So how much money can you typically get for an equally typical Pentium-class
minitower? I ask only because it sounds like a lot of work for a little
money... of course this whole discussion is (arguably) off-topic... since
we'd never recycle anything worth collecting! :)
From: Bill Pileggi [mailto:wpileggi@...
Sent: Tuesday, November 14, 2006 2:51 AM
Subject: [midatlanticretro] recycling how do/getting rid of junk/electronics
Dear Jim, et al:
Just to make sure things are clear: computers are only "haz-mats" as a
whole, assembled, computer. And as we know, the only hazardous material (in
any quantity) is the leaded glass in CRTs - which we aren't discussing
here....[As an aside, our local counties have collected computers for the
last couple of years as p/o haz-mat days. If you ask nicely, you may be
allowed to pick through the junk. If you want first pick, VOLUNTEER for the
morning. I picked up a couple of decent original IBM monitors I needed, and
one time, a nice piece of vacuum tube audio gear - we know where that went
To get some value from the machines, they MUST be taken apart. Steel cases
gets crushed. We've been able to have them picked up for free by a local guy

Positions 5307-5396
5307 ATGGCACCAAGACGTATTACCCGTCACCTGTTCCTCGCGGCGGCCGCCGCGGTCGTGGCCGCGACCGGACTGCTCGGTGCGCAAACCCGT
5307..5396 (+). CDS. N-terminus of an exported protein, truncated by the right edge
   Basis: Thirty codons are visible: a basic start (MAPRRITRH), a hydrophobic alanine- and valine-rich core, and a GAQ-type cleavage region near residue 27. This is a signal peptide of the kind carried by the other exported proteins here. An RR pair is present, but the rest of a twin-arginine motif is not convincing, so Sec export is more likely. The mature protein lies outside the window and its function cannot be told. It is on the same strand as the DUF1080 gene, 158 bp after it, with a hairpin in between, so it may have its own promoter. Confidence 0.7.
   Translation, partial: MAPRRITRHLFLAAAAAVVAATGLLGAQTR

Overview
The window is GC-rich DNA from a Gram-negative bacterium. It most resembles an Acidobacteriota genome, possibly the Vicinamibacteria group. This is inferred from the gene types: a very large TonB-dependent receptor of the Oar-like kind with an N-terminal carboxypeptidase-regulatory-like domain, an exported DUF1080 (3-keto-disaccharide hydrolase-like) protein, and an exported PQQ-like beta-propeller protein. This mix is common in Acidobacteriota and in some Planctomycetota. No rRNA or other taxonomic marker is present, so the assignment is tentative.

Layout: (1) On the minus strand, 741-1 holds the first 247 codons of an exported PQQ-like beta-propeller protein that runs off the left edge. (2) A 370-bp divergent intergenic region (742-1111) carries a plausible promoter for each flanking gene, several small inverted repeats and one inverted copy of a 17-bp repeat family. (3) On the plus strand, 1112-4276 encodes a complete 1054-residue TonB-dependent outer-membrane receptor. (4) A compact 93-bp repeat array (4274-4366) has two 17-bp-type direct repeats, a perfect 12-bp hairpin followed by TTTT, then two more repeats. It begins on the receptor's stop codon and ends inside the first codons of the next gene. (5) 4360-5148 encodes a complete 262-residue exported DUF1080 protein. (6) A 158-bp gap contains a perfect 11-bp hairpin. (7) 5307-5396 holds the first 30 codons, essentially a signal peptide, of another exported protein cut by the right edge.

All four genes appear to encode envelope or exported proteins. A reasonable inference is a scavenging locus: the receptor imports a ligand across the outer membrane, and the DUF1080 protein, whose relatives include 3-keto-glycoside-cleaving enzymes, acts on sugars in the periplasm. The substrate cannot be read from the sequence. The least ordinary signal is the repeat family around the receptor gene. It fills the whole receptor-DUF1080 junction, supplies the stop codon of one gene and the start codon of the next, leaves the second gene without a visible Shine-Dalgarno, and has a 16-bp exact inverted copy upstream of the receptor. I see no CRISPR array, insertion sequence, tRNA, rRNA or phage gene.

who collects steel. There may be a manufacturing company who will let you
put in their steel scrap dumpster. Otherwise, placed with normal trash.
Plastic trim panels get placed with normal trash.
Motherboards, pull off CPUs, cables, memory, etc. Empty Motherboards get
placed in cardboard cartons as 'gold scrap'. Cabling - cut off connectors
and place in 'gold scrap'. The rest of the wire goes into
(covered) 'wire scrap'. (Note: wire scrap is different than "copper scrap".
Copper scrap is pure, uncovered, copper. For example, copper plumbing pipe.
This is worth several times what wire scrap is worth.
Don't try to remove the insulation, it's a waste of time.) Power supply
cables - cut off connectors and place in regular trash, wire goes in 'wire
scrap'. CPUs with gold-plated pins get placed in "high-grade" gold-scrap. (I
use zip-lock sandwich bags...). Pentium II and III in plastic housing (slot
1): use a screwdriver to snap apart the case - you'll see an actual cutout
along the connector edge where a capacitor is mounted on the board. Shove
the screwdriver in there and and break open. The heatsink plate goes in
aluminum scrap. I cut off the edge connector with a pair of large tin-snips